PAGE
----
In SQL, there are essentially basically two ways to INSERT data into a table: One is to insert it one row at a time, the other is to insert multiple rows at a time. Let's take a look at each of them individually:
INSERT INTO table_name (column1, column2, ...)
VALUES ('value1', 'value2', ...)
The second type of INSERT INTO allows us to insert multiple rows into a table. Unlike the previous example, where we insert a single row by specifying its values for all columns, we now use a SELECT statement to specify the data that we want to insert into the table. If you are thinking whether this means that you are using information from another table, you are correct. The syntax is as follows:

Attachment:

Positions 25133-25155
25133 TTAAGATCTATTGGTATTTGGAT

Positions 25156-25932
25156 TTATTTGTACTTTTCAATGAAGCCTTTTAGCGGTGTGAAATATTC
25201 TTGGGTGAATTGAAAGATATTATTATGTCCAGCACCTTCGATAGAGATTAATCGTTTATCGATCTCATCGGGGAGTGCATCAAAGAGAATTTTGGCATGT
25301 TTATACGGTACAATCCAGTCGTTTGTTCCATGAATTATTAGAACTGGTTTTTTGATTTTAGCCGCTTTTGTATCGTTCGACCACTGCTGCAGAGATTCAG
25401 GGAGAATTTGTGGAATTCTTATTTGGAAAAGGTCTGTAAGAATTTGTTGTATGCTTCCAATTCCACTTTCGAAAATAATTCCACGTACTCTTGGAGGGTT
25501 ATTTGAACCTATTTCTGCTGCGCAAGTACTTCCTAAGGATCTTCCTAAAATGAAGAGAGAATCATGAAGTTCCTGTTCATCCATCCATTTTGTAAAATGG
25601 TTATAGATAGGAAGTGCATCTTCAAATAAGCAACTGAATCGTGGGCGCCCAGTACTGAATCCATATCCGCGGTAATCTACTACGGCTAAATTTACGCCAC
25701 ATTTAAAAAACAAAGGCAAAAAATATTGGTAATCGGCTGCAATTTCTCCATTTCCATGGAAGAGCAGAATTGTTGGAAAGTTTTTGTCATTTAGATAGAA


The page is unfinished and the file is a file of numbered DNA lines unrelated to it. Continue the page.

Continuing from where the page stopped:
INSERT INTO table1 (column1, column2, ...)
SELECT t2.column3, t2.column4, ...
FROM table2 t2
So, in you case, you can do it like this:
Insert into table2
select top 1 t1.col1,t1.col2 from table1 t1 order by id desc
Or you can use your syntax like this:
declare @col1 type_of_col1, @col2 type_of_col2
select top 1 @col1 = t1.col1, @col2 = t1.col2 from table1 t1 order by id desc
Insert into table2 values(@col1, @col2)
Offcourse, this all works assuming that the column datatypes are matched.